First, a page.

However, the control freak in me started to want a little more flexibility in how I was tracking my financial progress, so I developed my own personal budget template, which has since morphed into an 11-tab Excel file. But don’t worry – for those of you non-Excel/personal finance lovers, I’ve created a simplified version that even those of you new to the budget process will fall in love with.  Download it here.


I knew that one of my first goals out of school would be to buy a home.

I graduated in the midst of the housing crash, so interest rates were low, inventory was high, and deals were cheap. It wasn’t my only motivating factor for planting roots, but damn, sometimes you can’t pass up a great deal. 

I knew, though, that in order to get the best deal on a home, I needed to qualify for the best interest rate, which means I needed to have a killer credit score.  At the time, however, I had little to no credit: just two store credit cards I had opened in college.

No car loans. No student loans. Nothing.

So what did I do? I opened up my first credit card.  I made sure I increased my spending limit each time it was offered to me in order to lower my debt utilization percentage but NOT increase my spending along with it. I kept my other store cards open so that I had a longer history. And I made sure to pay that card on time, every time. 

In the beginning I used it solely for gas, then I added groceries, and then when I had a good handle on my money (and banks stopped giving away debit card rewards), I started putting almost everything on the card. It allowed me to build some credit history and show the banks that if and when I wanted to buy a home, I was a great risk to take on.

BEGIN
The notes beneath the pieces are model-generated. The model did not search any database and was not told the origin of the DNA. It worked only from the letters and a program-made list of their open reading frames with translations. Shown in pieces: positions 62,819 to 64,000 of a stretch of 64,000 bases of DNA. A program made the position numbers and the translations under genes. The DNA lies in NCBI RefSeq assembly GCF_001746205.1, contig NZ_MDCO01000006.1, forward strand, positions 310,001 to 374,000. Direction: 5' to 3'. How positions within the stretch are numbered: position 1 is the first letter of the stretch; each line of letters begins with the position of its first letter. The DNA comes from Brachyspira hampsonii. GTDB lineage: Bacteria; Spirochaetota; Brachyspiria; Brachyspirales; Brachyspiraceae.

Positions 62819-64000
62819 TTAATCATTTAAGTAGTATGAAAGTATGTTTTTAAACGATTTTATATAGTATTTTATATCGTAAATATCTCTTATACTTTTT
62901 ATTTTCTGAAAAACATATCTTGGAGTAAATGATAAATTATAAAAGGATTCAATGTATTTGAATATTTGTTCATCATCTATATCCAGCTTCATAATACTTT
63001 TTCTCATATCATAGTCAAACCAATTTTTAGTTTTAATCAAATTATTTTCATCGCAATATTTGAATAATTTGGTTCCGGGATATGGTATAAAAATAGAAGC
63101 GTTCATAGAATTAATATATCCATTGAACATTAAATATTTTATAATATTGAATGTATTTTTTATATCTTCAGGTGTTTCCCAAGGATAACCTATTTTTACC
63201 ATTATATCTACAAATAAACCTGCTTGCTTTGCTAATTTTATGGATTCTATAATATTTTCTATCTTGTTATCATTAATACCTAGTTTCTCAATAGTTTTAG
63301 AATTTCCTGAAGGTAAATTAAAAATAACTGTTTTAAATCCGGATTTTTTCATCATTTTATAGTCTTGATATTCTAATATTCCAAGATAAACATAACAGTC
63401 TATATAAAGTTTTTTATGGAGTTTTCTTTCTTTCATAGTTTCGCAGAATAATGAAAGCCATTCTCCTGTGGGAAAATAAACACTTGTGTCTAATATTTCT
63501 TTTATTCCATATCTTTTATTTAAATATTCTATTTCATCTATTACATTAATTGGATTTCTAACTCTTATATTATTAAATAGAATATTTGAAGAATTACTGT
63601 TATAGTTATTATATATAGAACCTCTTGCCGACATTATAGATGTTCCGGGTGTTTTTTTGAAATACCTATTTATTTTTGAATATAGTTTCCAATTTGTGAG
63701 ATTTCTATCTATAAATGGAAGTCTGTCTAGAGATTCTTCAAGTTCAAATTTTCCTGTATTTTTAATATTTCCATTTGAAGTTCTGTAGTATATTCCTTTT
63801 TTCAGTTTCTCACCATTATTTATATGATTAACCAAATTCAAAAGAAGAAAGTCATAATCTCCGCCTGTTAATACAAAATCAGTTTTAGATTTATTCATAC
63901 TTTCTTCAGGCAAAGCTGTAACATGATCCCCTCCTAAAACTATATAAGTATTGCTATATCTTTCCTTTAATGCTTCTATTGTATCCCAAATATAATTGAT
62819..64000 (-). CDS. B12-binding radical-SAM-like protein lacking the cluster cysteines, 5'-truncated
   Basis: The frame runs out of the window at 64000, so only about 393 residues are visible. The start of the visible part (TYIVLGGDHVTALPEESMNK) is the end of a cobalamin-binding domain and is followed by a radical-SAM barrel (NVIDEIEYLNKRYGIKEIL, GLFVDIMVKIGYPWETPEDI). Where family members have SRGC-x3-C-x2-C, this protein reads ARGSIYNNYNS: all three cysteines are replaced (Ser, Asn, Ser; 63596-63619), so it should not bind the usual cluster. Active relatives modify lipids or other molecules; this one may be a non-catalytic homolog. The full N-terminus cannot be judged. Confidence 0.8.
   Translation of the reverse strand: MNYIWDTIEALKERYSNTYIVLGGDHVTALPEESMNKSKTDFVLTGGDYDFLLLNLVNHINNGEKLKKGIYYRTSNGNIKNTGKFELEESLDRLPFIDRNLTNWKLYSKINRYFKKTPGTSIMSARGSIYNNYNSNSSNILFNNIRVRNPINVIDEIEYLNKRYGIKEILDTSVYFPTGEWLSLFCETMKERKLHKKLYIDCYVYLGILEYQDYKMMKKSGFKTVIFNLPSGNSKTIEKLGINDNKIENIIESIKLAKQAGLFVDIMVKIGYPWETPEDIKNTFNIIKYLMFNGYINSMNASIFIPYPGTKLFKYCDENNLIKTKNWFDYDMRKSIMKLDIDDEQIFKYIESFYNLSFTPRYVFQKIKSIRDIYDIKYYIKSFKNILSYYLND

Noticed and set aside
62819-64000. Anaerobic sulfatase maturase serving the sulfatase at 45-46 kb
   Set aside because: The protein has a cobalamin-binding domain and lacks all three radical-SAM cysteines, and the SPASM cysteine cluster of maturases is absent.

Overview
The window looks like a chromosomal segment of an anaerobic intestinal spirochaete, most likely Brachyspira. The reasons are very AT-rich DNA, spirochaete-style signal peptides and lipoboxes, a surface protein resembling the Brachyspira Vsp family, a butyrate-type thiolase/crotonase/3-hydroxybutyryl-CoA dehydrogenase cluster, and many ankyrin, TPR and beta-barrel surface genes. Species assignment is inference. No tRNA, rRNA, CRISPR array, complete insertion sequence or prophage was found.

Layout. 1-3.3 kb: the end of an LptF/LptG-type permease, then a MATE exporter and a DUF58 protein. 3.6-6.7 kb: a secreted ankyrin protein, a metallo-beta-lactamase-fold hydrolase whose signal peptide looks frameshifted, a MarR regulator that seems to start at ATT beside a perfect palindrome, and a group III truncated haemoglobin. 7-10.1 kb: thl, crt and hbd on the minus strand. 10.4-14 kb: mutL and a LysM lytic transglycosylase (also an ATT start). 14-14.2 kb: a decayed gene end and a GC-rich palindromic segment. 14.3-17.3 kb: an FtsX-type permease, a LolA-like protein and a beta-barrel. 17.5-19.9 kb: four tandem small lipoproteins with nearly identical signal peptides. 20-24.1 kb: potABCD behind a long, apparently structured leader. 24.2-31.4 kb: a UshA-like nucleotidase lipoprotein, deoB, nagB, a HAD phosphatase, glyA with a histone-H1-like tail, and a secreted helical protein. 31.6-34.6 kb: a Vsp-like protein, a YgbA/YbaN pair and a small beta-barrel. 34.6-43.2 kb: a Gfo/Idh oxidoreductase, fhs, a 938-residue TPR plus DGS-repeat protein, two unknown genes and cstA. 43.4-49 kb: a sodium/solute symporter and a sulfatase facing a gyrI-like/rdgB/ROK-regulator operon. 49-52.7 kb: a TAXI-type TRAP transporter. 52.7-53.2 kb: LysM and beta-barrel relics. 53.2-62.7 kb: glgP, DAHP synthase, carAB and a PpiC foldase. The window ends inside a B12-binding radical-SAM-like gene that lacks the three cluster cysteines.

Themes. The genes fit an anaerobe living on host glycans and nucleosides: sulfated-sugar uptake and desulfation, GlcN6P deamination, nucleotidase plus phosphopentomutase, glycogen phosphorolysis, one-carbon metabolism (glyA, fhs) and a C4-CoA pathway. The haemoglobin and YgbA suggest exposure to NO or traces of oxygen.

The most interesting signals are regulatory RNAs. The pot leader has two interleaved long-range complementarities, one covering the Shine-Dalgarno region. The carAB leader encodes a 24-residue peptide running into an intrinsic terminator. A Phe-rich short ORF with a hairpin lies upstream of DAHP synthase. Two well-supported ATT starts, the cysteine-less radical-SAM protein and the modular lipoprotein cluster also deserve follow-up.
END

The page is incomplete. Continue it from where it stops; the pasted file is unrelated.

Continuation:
One of the key factors in building credit is paying your bills on time, and I quickly learned how easy it could be to miss a payment.  Like, REALLY easy.  So, to mitigate that risk, I decided to hire my own little personal assistant to make sure I never missed one again. And in walked Prism.

Prism is a free app you can download on your phone that notifies you when a bill is available, how much you owe, and when it’s close to coming due. You can even pay through the app itself, although I personally don’t use that function. 

I can’t tell you how many times it has saved my butt from late fees and credit score dings, and for that reason, I highly recommend it. I mean, life sometimes just gets too chaotic and before you know it, it’s the 25th of the month and you’re behind on your rent payment. Oops.


Budgeting may be the #1 way to take control of your money in my book, but automating your savings is the best way to hit your financial goals.

When I first graduated from college, my checking account acted as my savings account. Not the best move to mingle the two, but I was pretty frugal, and the balance kept climbing. 

At some point, however, I knew that I needed to separate the two, not only to take advantage of gaining a little bit of interest, but also to have a very distinct and separate line between what was to be used for my goals and what was to be used for my day-to-day spending.

I chose to go with an online savings account separate from my checking provider for two reasons: 

1) They offer higher interest rates and

2) It’s not as easy to transfer it to my checking to use for idiotic reasons, like 27 different Mobile Lightroom presets when trying to figure out your Insta strategy.